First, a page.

If I am tempted very much to say that I admire the complexity and depth of Rivard’s poetry, I can only do so while giving even greater recognition to the deftness with which he constructs these pieces, the way the layers are laid out line after line with a subtlety that is its own kind of wit. What is enviable is that this wit is a finely-honed wit but Rivard leaves no trace of his labor, gives no impression of laborious ‘craftwork’ endured to reach this particular landscape.
That is all to say the kind of rich, detailed kind of attention fueling the imaginative effort throughout these poems seems quite effortless despite the often brilliant turns his lines take, his metaphors often surprising not with an element of juxtapositions that seem to form the strangest of neighbors and only that, but that the strangeness is never all that strange. We wonder if they haven’t been neighbors all along and most importantly, why didn’t we see them before Rivard revealed them to us, as if he had been given a special tour of this landscape?
This kind of curation is often best exemplified in Rivard’s use of listing in his poems; here’s one my favorite examples:
“and having come home once more
for a little while longer
we will be able to go on helping ourselves then
to the Frenched rack of lamb
or an uninhibited pit bull
encrypted lap top’
or pen knife–
an accidental & systemic form of self-inventing life–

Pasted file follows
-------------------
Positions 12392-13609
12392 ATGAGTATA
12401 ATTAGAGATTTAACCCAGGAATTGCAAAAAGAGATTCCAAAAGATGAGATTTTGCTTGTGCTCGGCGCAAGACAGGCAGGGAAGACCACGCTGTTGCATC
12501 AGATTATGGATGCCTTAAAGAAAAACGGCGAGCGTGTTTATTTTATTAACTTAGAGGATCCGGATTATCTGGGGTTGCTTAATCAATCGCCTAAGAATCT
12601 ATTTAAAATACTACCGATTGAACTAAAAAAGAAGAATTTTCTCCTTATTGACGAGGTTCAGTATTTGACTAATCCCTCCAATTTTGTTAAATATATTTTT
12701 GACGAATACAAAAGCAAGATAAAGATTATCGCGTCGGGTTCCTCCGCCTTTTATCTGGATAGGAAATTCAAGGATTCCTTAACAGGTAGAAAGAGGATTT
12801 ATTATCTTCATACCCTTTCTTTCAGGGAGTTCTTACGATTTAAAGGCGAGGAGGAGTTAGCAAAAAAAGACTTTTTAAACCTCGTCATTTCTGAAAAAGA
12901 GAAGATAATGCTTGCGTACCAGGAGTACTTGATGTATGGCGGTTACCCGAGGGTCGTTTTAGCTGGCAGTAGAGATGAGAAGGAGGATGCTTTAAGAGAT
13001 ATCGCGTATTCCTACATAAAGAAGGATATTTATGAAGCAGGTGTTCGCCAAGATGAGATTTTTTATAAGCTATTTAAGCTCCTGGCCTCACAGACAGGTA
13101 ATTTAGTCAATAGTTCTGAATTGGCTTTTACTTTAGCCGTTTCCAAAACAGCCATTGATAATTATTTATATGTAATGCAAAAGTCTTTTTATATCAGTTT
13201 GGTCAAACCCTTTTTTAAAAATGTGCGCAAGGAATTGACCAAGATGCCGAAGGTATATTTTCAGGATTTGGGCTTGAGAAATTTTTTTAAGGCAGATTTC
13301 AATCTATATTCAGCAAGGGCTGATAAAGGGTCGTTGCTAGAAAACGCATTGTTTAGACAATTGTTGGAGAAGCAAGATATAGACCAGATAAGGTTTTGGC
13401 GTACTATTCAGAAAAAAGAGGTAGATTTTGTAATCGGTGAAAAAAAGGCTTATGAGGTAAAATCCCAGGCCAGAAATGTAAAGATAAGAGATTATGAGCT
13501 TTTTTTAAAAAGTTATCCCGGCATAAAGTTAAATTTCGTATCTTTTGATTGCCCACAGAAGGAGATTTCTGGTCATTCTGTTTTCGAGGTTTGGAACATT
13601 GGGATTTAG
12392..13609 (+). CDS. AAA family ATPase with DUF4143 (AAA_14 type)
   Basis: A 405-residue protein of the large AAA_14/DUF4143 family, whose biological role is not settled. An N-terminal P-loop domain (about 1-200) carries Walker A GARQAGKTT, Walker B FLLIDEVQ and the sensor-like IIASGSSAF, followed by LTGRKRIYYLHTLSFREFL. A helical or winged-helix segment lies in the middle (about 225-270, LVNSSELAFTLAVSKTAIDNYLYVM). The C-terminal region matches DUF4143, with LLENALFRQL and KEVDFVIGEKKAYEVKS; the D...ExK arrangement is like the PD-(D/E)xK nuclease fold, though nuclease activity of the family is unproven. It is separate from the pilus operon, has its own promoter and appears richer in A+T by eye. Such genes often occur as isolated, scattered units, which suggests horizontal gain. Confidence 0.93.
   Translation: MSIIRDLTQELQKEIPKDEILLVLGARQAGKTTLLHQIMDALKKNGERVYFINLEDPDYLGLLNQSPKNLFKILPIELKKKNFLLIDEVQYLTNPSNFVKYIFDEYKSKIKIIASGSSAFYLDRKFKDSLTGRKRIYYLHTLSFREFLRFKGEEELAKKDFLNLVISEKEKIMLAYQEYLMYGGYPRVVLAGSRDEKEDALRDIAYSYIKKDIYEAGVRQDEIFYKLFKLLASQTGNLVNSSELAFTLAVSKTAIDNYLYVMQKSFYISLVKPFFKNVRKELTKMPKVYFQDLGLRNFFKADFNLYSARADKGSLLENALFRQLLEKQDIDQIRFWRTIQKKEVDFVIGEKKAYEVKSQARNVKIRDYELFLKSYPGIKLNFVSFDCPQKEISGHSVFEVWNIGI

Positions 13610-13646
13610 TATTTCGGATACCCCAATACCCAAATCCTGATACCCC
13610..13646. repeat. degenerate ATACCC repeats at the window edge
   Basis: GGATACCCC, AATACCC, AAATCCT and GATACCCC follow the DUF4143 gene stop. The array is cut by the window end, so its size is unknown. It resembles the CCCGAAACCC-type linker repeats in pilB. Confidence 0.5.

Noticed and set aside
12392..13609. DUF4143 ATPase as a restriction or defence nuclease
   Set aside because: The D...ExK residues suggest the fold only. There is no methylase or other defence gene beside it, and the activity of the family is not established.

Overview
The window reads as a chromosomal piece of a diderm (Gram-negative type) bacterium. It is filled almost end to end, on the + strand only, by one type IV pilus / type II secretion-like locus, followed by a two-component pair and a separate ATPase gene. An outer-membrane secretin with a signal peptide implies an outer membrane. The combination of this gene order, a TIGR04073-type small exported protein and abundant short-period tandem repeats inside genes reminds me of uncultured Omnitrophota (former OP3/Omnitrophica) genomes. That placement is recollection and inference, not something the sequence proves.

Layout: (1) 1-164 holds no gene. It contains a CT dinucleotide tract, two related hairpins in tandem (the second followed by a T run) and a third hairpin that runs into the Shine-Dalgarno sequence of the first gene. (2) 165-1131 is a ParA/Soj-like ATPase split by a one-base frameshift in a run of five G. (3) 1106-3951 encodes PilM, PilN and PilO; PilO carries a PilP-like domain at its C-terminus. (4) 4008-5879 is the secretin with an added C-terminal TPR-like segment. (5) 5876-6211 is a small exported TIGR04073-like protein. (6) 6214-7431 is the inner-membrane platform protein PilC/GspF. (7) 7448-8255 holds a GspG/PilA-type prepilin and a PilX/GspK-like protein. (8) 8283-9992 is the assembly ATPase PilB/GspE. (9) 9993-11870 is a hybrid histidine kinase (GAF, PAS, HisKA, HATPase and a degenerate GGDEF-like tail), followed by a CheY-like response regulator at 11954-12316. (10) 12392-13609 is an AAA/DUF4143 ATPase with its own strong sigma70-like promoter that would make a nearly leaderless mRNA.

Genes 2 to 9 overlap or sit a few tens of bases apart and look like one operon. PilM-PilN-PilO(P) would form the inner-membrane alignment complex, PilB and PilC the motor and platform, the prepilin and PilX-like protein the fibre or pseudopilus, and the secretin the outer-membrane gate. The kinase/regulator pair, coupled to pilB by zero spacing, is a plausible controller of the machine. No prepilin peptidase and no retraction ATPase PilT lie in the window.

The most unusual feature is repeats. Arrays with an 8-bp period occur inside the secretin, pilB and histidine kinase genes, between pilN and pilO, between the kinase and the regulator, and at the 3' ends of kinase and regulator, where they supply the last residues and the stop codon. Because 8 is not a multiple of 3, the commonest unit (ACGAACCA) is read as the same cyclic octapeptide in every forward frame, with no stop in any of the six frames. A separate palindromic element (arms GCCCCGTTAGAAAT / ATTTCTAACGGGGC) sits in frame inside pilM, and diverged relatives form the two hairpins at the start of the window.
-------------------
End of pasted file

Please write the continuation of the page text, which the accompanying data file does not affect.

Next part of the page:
and the container ships will go on mutating across sea lanes
of bath towels hardwoods & pixels”
and here is another:
“and at the muffler shop
the crawl line reminded viewers repeatedly
that the dead researches had taken as their clan tag
the name True China Gamers,
and then there were jests
and serious sad agreements to kill for love
inside the dimly-lit school hall then
the 6th graders dashed in & out of ‘Twelfth Night'”
Rivard’s wit also exerts itself in the more direct notion of the word, often producing a conversational quality that is both humorous and genuinely sad, stemming many times out of a reflecting nostalgia still trying to suss out some kind of wisdom of the world for both the speaker and perhaps for others, for an unsentimental kind of wisdom that one might be able to pass on somehow to someone else, a striving for that mode of kindness even if it feels mostly impossible, something intangible that for all our wants is perhaps best to remain out of reach for anyone’s articulation:
“And soon enough there was rain
over all the Elizabeths. And a skiff embarked across the bay.
But no student at exam time in any school anywhere
would claim this has a storyline or plot. Only now & again
did it make sense.”
So the struggle over the ephemeral must continue, as it always has, whether the answers sought are of realms political, religious, of the intellect or of the heart. Rivard seems to imply to me that of course it’s not the destination but really the journey is often without rewards as well, but still the work goes on, and he does so in this book that finds itself doing its work among the ranges and expanses, not only physically but in manners of class, race, and any other kind, really. There are gestures here towards a kind of acknowledged, failed universality, which is absolutely not to say that Rivard doesn’t manage to get beyond himself; these poems never stay close to home, are inherently of a broader and more wild breed, are somehow always, as the book’s title offers, other places, other times, elsewhere from whatever this place might be.